Economics is a science. It goes to great and complecated extremes to categorize, quantify and explain such common funtions as consumption, distribution,production,exchange, the availability of money, the velocity of money, and the time value of money. It is ironic, then, that the one concept that has remained most elusive of scientific categorization is the one that makes all else possible – the human life value.
The basic premise is that nearly everyone has a human life value that should be assessed and protected in the same manner as any other valuable asset. Individuals capable of earning more than the amount needed for self-maintenance have an actual calculable monetary value to those who are dependent on them. Calculating this value is not an exact science and there is no single methodology prescribed for this assessment. Generally, we want to determine the capitalized value of an individual’s earning ability. This earning ability will vary according to education,income,history,personal drive and ambition, personality, character, health, training, experience, and other factors equally difficult to evaluate.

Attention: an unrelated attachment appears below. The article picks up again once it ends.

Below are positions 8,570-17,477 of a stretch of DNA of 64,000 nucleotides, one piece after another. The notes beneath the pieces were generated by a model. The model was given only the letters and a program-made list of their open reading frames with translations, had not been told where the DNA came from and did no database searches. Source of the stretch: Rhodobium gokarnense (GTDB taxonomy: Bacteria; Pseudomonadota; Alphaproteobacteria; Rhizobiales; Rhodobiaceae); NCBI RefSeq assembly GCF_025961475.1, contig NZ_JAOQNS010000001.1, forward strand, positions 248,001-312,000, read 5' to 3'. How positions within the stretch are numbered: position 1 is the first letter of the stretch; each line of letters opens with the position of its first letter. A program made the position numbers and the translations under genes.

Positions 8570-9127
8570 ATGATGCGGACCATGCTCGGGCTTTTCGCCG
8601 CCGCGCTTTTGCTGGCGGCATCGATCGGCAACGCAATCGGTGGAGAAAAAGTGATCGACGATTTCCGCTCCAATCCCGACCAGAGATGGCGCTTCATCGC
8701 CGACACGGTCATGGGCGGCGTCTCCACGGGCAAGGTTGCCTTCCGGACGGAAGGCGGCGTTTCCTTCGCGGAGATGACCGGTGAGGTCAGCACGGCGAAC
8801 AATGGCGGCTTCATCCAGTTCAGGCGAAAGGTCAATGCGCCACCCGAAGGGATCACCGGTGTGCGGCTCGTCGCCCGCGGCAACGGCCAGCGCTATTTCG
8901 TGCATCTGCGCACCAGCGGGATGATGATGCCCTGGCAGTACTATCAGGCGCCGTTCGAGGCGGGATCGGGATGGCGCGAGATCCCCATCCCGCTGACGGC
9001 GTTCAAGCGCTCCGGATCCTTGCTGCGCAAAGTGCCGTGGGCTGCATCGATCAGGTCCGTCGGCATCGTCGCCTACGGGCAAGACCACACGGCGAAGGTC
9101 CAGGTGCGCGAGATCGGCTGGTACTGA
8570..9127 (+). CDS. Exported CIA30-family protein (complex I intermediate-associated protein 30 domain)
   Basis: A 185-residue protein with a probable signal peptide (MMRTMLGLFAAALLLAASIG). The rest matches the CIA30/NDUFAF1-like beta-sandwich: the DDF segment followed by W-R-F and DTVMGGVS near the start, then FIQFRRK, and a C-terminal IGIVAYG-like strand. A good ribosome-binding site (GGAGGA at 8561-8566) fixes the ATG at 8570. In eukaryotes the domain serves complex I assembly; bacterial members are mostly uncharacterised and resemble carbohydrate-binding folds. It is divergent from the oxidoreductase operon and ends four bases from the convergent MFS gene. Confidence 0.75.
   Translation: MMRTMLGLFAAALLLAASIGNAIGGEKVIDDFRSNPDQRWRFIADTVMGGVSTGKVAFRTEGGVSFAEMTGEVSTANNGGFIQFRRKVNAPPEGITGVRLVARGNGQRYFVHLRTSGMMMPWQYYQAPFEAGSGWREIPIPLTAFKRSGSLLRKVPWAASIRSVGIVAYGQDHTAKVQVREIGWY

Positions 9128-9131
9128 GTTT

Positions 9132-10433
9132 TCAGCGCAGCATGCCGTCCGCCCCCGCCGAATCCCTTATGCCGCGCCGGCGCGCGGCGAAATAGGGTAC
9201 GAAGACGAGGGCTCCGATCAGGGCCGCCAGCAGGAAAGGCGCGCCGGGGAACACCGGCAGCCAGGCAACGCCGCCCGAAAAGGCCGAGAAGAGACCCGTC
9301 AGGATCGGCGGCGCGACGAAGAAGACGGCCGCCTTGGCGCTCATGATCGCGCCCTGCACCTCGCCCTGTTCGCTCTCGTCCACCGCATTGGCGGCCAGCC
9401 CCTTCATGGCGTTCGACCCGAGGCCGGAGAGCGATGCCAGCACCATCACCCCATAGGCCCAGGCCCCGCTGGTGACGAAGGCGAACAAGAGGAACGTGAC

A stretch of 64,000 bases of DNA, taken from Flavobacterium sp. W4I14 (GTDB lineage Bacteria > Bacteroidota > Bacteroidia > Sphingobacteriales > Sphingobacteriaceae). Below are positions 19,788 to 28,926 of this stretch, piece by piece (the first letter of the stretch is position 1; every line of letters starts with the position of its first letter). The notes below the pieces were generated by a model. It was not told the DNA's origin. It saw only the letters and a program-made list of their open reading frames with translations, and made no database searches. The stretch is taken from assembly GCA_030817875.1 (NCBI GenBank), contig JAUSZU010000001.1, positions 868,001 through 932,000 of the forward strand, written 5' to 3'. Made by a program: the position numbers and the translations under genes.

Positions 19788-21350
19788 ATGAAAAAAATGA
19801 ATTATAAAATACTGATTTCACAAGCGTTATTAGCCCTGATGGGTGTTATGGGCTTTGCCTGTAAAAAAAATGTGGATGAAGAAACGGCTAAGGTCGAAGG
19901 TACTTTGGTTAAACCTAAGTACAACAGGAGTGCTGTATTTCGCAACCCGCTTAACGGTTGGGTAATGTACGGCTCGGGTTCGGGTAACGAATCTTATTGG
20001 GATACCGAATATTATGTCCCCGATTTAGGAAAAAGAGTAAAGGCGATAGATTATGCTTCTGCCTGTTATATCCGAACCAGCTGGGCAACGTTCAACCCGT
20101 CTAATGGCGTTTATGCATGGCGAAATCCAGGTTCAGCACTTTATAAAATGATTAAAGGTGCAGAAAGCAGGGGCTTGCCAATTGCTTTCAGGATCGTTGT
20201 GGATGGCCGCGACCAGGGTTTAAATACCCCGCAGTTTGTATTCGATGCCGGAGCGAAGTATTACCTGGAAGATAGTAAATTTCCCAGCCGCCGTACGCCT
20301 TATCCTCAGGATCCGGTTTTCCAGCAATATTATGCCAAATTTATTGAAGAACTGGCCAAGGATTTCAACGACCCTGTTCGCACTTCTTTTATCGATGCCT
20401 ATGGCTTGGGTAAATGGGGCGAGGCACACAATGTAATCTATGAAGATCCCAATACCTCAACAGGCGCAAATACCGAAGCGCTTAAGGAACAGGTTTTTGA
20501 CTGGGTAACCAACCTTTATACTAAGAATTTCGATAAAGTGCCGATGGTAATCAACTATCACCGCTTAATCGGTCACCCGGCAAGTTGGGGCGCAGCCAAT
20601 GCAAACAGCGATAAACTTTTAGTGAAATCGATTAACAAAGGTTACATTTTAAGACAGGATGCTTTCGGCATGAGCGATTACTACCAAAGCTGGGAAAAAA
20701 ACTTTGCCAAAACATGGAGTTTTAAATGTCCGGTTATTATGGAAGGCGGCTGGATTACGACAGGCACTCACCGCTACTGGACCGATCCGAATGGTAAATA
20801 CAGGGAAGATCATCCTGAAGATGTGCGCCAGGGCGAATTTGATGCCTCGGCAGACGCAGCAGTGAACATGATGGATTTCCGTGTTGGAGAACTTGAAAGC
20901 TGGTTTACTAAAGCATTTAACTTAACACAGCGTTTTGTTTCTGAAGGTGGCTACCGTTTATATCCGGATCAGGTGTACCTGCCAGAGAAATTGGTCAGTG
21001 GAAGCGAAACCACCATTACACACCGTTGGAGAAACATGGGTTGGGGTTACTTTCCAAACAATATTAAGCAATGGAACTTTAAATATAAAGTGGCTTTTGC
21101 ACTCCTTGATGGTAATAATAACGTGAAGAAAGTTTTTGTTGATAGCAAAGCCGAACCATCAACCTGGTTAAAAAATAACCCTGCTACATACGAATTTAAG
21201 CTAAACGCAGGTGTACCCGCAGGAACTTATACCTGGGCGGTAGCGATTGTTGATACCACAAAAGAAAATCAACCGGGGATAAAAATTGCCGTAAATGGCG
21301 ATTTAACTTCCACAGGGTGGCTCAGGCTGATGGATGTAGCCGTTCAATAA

The purpose of calculating the human life value is to establish the basic for protection of that value against three types of income losses:
– Premature Death
– Income disrupting disability
Each of these three possibilities will end the income producing capacity of a human life. Without proper planning and protection the loss from any of these could devastate the family unit.The purpose of life and health insurance is to replace someone’s human life value in the event of death or disability(Long Term Care). Also, concurrently, accumulating cash values in a permanent insurance plan(Indexed Universal Life plans(IUL’s) with possible Growth, Capital Guarantee, Protection & Tax advantages) can contribute to a more secure retirement.
Lets take the example of a 35-year old earns a net income of $40,000 per year. If we assume that the worker gets no raise for the next 30 years, the economic value to the family is $1,200,000.00($40000 per year x 30 working years remaining to age 65)
“If you had a machine which produced $100 Dollar bills, $40,000 a year, Would you protect it against loss or breakdown?”